In this article I’m going to attempt to explain why and how you should increase the total training volume in running in order to perform better in your races (whatever distance they may be)!
This is going to be quite a technical article, aimed at running coaches and running “geeks”, but I’m going to try to keep the technical training lingo to a minimum in order to appeal to a larger audience.
In the summer, we get too hot and we’re forced to slow down. In the winter, without the proper equipment, we might not even become warm enough to feel comfortable during our run. So, if you don’t have access to a treadmill use the following 10 tips to master the elements.
A quick jump on the treadmill at home might be more convenient than a 20-minute commute to the gym! The goal in this article is to show you how treadmill training can be useful and totally not “boring and stale”. So, let’s get right to it.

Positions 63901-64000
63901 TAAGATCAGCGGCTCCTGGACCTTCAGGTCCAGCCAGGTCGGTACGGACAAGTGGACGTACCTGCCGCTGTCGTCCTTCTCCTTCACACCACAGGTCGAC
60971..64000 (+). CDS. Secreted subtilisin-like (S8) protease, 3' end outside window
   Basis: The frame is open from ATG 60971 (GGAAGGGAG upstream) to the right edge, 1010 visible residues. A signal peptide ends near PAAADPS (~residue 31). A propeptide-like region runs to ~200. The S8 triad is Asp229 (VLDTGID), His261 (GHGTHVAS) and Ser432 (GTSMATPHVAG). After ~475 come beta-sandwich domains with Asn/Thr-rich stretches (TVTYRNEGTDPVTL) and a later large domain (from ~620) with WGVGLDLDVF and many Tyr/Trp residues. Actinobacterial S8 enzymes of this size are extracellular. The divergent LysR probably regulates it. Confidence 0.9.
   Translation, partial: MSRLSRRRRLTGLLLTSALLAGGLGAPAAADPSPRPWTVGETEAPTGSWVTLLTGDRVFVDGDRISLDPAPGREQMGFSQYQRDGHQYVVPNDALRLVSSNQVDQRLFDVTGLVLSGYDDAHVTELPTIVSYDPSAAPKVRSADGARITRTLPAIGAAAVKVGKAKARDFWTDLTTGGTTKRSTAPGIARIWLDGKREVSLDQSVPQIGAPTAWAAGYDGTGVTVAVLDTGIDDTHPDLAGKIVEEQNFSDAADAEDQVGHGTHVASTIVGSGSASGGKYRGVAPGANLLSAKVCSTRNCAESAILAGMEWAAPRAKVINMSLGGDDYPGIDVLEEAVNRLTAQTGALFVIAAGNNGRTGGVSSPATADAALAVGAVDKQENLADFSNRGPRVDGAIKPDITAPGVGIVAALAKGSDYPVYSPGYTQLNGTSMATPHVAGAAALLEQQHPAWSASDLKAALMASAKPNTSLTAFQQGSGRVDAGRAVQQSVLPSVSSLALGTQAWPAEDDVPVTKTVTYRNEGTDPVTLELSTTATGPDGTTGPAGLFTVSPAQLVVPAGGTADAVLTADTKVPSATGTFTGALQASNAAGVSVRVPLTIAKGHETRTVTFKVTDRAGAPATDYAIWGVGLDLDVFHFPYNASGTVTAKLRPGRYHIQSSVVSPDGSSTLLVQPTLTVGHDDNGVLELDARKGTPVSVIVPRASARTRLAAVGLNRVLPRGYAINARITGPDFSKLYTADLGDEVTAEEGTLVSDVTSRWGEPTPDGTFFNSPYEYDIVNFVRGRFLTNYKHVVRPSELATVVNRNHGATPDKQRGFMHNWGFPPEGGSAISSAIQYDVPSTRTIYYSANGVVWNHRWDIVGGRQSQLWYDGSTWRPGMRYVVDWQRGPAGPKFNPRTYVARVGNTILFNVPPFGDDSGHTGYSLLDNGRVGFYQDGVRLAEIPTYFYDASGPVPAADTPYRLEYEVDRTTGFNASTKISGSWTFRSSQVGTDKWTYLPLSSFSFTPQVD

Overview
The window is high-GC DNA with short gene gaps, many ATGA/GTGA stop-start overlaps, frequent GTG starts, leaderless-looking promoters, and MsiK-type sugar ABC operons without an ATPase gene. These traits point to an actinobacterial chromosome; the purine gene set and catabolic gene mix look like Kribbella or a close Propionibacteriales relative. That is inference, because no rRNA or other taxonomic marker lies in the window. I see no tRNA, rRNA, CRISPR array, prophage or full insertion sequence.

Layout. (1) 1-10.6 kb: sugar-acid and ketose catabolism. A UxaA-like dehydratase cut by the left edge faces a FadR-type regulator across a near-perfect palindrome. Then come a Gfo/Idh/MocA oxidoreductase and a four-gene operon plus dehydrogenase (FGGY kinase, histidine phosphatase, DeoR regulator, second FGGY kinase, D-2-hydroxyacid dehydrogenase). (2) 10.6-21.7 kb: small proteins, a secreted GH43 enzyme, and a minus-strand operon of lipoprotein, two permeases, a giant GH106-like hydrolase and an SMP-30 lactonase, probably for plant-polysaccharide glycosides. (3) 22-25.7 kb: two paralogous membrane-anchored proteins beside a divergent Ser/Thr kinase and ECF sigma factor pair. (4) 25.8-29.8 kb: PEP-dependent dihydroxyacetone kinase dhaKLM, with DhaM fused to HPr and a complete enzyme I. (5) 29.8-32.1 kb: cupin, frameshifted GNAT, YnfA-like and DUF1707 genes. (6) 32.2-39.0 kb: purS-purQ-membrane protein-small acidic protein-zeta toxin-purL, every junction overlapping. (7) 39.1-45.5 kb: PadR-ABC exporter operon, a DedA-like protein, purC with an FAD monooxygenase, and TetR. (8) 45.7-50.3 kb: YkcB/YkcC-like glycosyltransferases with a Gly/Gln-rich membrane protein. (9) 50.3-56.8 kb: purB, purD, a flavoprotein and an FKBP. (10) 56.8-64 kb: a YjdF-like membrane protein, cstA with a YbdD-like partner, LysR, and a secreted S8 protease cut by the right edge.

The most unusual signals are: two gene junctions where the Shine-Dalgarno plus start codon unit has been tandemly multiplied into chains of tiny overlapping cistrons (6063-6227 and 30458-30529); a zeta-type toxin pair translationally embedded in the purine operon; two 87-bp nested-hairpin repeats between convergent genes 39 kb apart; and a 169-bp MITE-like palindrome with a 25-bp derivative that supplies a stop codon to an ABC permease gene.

I’m talking about the Rate of Perceived Exertion (RPE). The RPE scale is a widely used effort metric in sports and it is a simple and easy to use method of analysing an individual’s effort.
Using this technique may not be the best idea for absolute beginners, because it requires you to know and understand your bodies signs of fatigue. Usually, this only comes with time and experience.
In this article I’m going to go through five different types of runs and give you a workout example as well as a suggested effort to each session! However, instead of giving you a certain pace to run at, we’re going to use rate of perceived exertion (RPE) to choose what speed you should perform each run at. The RPE scale is a widely used effort metric in sports. It is a simple and easy to use method of analyzing an individual’s effort.